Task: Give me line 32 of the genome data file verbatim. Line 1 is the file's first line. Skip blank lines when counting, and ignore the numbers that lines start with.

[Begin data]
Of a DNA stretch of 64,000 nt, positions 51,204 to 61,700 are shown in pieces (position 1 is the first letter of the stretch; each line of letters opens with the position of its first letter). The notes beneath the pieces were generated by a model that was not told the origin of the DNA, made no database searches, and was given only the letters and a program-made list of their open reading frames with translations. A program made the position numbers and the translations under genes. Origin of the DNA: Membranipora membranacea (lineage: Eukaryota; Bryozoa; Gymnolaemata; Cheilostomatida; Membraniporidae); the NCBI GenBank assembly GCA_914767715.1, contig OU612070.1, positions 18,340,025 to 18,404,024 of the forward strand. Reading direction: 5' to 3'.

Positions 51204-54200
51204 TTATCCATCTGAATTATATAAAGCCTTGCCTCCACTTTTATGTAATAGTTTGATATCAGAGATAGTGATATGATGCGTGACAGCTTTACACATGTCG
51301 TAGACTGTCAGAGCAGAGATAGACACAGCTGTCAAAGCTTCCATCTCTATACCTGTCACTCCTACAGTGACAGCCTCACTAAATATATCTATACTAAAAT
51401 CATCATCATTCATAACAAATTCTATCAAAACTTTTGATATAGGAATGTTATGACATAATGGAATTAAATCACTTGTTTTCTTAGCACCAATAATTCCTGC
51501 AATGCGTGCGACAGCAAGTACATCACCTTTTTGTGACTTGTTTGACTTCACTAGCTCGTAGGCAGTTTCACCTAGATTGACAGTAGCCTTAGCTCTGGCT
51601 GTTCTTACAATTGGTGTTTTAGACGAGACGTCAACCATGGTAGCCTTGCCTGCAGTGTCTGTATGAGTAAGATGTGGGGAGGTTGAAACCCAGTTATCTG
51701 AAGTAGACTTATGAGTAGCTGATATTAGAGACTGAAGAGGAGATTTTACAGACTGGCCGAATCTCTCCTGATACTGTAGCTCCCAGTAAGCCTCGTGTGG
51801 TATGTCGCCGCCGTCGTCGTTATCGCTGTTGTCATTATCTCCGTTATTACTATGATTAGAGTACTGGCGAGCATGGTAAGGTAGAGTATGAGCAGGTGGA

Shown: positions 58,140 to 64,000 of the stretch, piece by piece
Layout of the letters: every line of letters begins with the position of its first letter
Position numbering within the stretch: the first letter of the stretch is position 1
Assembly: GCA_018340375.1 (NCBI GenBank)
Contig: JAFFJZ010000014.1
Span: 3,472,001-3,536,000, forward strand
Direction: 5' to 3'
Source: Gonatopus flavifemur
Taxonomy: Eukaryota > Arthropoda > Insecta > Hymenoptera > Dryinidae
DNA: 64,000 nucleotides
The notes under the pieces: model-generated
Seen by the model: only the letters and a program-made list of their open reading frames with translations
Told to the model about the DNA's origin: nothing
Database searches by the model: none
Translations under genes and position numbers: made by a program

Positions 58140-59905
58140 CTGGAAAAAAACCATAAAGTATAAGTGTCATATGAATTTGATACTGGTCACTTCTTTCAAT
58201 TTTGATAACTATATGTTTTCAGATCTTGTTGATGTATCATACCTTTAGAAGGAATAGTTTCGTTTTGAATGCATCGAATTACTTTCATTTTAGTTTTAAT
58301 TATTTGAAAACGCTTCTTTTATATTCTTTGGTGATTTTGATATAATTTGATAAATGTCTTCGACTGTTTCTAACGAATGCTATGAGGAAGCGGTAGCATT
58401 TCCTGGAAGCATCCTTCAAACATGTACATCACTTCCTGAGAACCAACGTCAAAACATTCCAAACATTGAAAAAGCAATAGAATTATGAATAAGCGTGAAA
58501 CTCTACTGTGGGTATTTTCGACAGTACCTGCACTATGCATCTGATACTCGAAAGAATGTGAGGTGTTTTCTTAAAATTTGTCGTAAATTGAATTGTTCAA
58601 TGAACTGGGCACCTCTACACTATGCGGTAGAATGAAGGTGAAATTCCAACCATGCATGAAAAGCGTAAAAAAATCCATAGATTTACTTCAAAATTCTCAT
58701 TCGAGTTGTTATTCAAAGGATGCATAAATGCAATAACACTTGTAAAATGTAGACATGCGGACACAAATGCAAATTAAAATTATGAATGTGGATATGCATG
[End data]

58701 TCGAGTTGTTATTCAAAGGATGCATAAATGCAATAACACTTGTAAAATGTAGACATGCGGACACAAATGCAAATTAAAATTATGAATGTGGATATGCATG